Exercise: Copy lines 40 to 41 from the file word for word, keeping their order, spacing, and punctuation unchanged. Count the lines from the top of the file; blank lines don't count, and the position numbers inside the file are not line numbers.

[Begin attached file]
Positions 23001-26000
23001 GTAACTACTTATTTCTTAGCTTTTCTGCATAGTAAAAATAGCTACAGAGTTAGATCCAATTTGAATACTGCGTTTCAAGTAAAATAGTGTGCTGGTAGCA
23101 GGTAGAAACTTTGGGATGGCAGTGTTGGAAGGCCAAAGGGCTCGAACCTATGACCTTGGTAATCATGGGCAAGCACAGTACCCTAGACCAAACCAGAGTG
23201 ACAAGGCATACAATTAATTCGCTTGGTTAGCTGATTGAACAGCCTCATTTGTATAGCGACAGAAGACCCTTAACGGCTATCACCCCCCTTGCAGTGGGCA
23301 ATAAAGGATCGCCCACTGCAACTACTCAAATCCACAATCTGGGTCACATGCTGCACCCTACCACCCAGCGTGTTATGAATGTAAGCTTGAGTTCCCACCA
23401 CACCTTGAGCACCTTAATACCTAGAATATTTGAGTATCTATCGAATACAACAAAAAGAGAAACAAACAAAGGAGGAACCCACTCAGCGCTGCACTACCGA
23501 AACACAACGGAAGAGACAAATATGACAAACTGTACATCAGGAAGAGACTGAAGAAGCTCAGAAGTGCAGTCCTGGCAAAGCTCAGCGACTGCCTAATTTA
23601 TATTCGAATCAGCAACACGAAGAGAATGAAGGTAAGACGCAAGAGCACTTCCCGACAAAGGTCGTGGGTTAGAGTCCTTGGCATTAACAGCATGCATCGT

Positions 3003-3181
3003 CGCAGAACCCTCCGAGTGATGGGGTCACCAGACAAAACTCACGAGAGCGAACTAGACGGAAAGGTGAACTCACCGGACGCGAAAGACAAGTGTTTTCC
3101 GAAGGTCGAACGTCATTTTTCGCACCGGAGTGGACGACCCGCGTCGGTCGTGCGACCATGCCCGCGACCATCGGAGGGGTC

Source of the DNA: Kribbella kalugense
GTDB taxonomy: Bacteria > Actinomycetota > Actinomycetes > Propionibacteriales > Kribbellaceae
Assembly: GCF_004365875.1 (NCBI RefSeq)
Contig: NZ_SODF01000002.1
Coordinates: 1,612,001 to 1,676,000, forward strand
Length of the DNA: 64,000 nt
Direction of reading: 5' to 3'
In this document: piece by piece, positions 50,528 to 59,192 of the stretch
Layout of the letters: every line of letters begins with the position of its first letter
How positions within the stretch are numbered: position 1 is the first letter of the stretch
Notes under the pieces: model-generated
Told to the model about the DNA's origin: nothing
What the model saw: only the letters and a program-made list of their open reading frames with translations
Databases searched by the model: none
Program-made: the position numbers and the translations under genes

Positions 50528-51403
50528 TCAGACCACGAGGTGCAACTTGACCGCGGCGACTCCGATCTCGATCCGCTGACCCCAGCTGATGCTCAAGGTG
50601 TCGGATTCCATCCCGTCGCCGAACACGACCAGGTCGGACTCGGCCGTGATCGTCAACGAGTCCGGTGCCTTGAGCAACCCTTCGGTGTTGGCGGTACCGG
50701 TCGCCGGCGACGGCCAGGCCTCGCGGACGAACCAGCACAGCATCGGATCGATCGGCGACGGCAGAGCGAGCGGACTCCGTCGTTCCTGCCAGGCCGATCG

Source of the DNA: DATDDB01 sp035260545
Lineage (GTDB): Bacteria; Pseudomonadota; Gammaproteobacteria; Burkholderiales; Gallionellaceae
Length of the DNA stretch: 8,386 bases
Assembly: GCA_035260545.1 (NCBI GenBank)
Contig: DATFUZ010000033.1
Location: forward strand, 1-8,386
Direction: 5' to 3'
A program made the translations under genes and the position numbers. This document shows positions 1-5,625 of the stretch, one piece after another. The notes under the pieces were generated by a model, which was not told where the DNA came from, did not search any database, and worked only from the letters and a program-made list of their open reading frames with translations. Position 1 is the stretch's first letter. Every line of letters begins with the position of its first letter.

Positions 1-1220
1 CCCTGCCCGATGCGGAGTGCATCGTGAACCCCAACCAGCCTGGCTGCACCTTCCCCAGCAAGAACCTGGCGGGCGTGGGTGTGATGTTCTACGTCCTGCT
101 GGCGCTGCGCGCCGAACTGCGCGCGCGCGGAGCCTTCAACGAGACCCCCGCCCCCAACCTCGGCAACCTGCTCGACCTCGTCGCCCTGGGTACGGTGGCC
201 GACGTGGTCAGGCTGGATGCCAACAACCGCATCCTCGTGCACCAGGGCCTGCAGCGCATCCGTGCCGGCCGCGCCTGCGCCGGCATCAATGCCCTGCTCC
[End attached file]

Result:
1 CCCTGCCCGATGCGGAGTGCATCGTGAACCCCAACCAGCCTGGCTGCACCTTCCCCAGCAAGAACCTGGCGGGCGTGGGTGTGATGTTCTACGTCCTGCT
101 GGCGCTGCGCGCCGAACTGCGCGCGCGCGGAGCCTTCAACGAGACCCCCGCCCCCAACCTCGGCAACCTGCTCGACCTCGTCGCCCTGGGTACGGTGGCC